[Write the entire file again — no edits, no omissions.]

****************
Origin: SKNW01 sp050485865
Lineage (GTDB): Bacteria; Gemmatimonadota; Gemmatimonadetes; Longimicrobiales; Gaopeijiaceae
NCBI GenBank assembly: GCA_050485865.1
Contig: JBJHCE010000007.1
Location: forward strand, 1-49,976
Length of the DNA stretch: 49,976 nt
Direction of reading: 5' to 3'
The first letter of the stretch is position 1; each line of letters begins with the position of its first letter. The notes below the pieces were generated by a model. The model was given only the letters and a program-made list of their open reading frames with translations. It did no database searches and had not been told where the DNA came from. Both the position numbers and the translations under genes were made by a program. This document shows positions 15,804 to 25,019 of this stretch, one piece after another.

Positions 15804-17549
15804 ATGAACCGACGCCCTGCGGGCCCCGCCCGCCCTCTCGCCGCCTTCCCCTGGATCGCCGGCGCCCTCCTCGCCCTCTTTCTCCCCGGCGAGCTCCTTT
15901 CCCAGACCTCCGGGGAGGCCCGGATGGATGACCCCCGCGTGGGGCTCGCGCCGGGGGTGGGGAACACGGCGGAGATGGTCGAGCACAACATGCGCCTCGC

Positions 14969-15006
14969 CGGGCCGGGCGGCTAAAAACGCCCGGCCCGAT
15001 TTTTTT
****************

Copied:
Origin: SKNW01 sp050485865
Lineage (GTDB): Bacteria; Gemmatimonadota; Gemmatimonadetes; Longimicrobiales; Gaopeijiaceae
NCBI GenBank assembly: GCA_050485865.1
Contig: JBJHCE010000007.1
Location: forward strand, 1-49,976
Length of the DNA stretch: 49,976 nt
Direction of reading: 5' to 3'
The first letter of the stretch is position 1; each line of letters begins with the position of its first letter. The notes below the pieces were generated by a model. The model was given only the letters and a program-made list of their open reading frames with translations. It did no database searches and had not been told where the DNA came from. Both the position numbers and the translations under genes were made by a program. This document shows positions 15,804 to 25,019 of this stretch, one piece after another.

Positions 15804-17549
15804 ATGAACCGACGCCCTGCGGGCCCCGCCCGCCCTCTCGCCGCCTTCCCCTGGATCGCCGGCGCCCTCCTCGCCCTCTTTCTCCCCGGCGAGCTCCTTT
15901 CCCAGACCTCCGGGGAGGCCCGGATGGATGACCCCCGCGTGGGGCTCGCGCCGGGGGTGGGGAACACGGCGGAGATGGTCGAGCACAACATGCGCCTCGC

Positions 14969-15006
14969 CGGGCCGGGCGGCTAAAAACGCCCGGCCCGAT
15001 TTTTTT